Seeking Repentance

“What the fuck do I do here?”

I don’t know who I’m talking to… it’s just me and the huge chockstone looming above. Doubt is creeping in, but it’s kind of a moot point. I’m committed. The ice below the chockstone is ok, but it isn’t really of the quality that I’d be psyched to set a thread. Besides, this is what I signed up for. You don’t head up Repentance just to bail below the signature moves.  This climb was four years in the making, and there was no way I wasn’t going to finish it.


Repentance first captured my imagination four years ago. At that point I was just starting to climb harder lines, and it was in FAT. I worked my ass of to find a partner, but with no luck. Drew was interested but was stuck in Burlington without a car. For years I kicked myself for not driving out to pick him up…


The first pitch is just engaging enough to make me wonder what I’m getting into. Linking pitches one and two is DEFINITELY out of the question… It seemed like a good idea last night. But as Don Mellor once told me, belaying is just part of the experience. It’s beautiful out, I might as well enjoy the break, and maybe I’ll come up with a reason to rap down and go home.

Pat W. does his Poseur impression following P1

I place a screw in the column pouring out of the chimney above while Pat W. flies up the first pitch like it’s a WI2. Seriously, is this the same guy who was taking forever following 4s earlier this season? Fuck, now I’m the slow one. The screw is shit, but it’s better than factor-2ing my anchor… I think?

I was in the same place just over a year ago. Matt was gracious enough to tag along with me as I stroked my ego, delusions of hardman-status dancing in my mind. More importantly, he was gracious enough not to judge me as I backed out of the pillar just below the roof – delusions of grandeur and ego so rudely checked.

A few weeks later I was back at Cathedral with Chris. We got scooped though by Erik E. on one of his dawn patrols. We opted for Remission instead. I probably took over an hour on the first pitch, but the second went quickly. Chris was clearly not psyched by the pillar above but I wanted to at least check it out. I climbed right up to the steep stuff in the pillar, but decided perhaps it wasn’t the right day to do it, and down-climbed back to the belay. We rapped down, but Repentance was free… we passed that day, and again I kicked myself.


My right foot is in the column, and my left finds good features on the rock wall to my left. The screw I placed while at the first belay is absolute junk, but I place a second, which inspires at least a little bit more confidence. Before I know it, I’m no longer stemming across the void and have both feet on the front of the column, ice tools above the narrow choke-point from which the column pours – “holy shit, I’m actually through this” I think.

One crap screw, one good screw, and great feet.

“This is going to be hard the whole way!” I call down to Pat W. And it is. There’s plenty of ice in the chimney above for some good sticks, but this isn’t the straight-forward, classic A-technique climbing of the Lake. This is full-on dry-humping my way up the chimney. First it’s one hip in, then the other, then both are squeezed in (good thing I’m not a MOG). Then it’s back to one hip in.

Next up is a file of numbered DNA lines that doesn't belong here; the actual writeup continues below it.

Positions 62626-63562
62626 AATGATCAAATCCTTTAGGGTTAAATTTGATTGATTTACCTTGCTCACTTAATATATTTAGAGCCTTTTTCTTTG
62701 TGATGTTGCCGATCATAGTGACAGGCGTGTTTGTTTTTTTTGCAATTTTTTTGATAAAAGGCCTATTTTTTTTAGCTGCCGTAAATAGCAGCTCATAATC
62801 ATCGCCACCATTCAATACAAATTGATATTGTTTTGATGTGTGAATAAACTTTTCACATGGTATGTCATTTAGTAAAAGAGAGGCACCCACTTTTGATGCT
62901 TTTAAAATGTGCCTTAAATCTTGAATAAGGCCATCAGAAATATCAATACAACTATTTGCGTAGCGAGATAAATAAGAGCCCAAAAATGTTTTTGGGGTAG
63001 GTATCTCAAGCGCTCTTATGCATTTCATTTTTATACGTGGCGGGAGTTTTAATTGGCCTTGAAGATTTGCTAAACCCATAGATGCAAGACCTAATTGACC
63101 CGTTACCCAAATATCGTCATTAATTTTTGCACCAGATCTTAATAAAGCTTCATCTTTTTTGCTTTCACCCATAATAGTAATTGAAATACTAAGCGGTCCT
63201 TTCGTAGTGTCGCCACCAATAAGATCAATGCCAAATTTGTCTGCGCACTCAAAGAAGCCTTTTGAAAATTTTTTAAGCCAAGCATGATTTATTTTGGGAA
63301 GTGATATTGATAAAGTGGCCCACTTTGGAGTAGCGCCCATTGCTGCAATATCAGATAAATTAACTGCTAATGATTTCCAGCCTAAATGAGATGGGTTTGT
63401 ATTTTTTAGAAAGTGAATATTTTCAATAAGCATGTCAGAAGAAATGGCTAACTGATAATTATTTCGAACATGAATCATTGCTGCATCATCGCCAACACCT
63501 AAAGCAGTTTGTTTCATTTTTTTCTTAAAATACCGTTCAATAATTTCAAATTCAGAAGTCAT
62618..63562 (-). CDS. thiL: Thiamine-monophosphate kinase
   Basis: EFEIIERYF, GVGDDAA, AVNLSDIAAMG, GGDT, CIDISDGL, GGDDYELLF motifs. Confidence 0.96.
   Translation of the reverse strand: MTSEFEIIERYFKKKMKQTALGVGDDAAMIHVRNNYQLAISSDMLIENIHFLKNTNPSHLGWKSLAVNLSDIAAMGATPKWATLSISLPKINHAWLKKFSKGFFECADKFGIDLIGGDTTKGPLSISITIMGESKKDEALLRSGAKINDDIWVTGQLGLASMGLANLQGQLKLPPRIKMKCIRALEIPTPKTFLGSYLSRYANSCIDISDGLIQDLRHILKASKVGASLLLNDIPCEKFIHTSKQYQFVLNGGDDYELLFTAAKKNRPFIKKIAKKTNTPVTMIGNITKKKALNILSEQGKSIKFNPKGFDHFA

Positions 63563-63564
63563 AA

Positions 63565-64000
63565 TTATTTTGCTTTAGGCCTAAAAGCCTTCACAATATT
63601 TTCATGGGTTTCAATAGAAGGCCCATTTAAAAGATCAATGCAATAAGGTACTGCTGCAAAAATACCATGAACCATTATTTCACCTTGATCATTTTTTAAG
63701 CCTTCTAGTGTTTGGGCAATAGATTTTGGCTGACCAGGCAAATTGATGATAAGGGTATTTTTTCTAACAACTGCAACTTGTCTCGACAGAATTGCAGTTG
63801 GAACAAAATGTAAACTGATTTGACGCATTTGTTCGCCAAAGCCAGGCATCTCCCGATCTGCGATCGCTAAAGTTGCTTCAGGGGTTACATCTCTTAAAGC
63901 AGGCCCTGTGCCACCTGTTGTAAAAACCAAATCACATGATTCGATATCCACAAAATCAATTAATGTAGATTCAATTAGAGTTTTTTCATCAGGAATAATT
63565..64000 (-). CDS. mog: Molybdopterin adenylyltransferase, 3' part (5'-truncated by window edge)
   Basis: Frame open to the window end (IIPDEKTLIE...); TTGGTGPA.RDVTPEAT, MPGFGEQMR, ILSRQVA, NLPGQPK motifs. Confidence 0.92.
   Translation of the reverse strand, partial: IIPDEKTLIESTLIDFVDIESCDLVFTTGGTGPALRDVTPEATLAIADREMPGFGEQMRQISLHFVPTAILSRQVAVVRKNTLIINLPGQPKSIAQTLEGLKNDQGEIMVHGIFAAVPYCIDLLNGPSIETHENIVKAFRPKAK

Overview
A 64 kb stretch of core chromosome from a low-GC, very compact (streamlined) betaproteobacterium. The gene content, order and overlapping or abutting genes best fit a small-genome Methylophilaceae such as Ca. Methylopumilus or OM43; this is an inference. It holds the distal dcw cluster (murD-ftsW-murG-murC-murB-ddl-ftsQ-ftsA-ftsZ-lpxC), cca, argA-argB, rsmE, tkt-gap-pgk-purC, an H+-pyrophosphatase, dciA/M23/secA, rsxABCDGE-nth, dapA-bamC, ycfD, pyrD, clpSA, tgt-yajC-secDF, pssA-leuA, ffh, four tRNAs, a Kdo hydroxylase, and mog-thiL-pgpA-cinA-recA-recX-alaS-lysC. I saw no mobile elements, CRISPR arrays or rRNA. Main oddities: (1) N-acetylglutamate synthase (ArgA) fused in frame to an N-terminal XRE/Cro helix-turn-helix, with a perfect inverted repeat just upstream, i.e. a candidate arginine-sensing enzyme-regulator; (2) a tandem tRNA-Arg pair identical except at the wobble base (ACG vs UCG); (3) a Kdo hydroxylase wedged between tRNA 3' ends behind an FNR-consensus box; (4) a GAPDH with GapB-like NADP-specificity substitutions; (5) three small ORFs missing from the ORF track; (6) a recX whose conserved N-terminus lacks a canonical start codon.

Swing, awkwardly grope the rock and grind on it like a 14 year-old boy with a busty blonde, repeat…

The chimney seems to go on forever. Just when I think it might get easier and more straight forward, I’m getting intimate with some of Cathedral’s finest once again. “Hey Pat, you should just put your belay jacket in the pack and throw it down to the base, you definitely don’t want to bring it up!”

Eventually, I reach the first fixed anchor atop the pitch. I’d really like to go to the second, but I’ve used up all my slings (actually, I didn’t… I had plenty more, but they were hidden behind the rock rack… dumbass). I build the belay and bring Pat W. up to me.


Pitch 3 is the antithesis of pitch two. The ice is straight forward, though fully running with water on the right side. My arm is soaked, but the swings are hero-sticks for a good portion of the way.

Soft, wet, runny ice on pitch three. The chockstone looms above


The ice seems to be leading me to the right side of the chockstone, but I know I can get a #3 in the left side to protect the exit. I look at the right, and decide “fuck it”… I’m going for the left.

Work up under the chock stone… damn that roof is big…

Throw in the #3… it’s a bit of a blind placement, I hope it isn’t in an icy part of the crack.

Leave the tools in the ice below, undercling the chockstone, backstep my left foot on the divot in the rock wall. Throw in the fist jam, reach WAAAAAY under the stone to grab a tool, cam it in the crack, reach even further under to grab the other tool, hook a crappy little divot at the top of the crack. Stem right, move my foot up left, lay back on the cammed tool, throw my left foot way out on the arete… Swing up above the divot… nope, rock. “Fuck!” I really hope I don’t whip onto the blindly placed #3 below the chockstone… I think the screws just below it are good enough…

Turf shot out left… turf shot up above and right… And like that, it’s all over.


Repentance is the best route I’ve climbed. Period. It’s hard, it’s fun, and offers some unique climbing experiences in a beautiful setting. I can’t believe I was even thinking of leading it four years ago… there’s no way I was ready. I’m not kicking myself over blown opportunities any more. This was the perfect time to finally climb a long-sought after classic.

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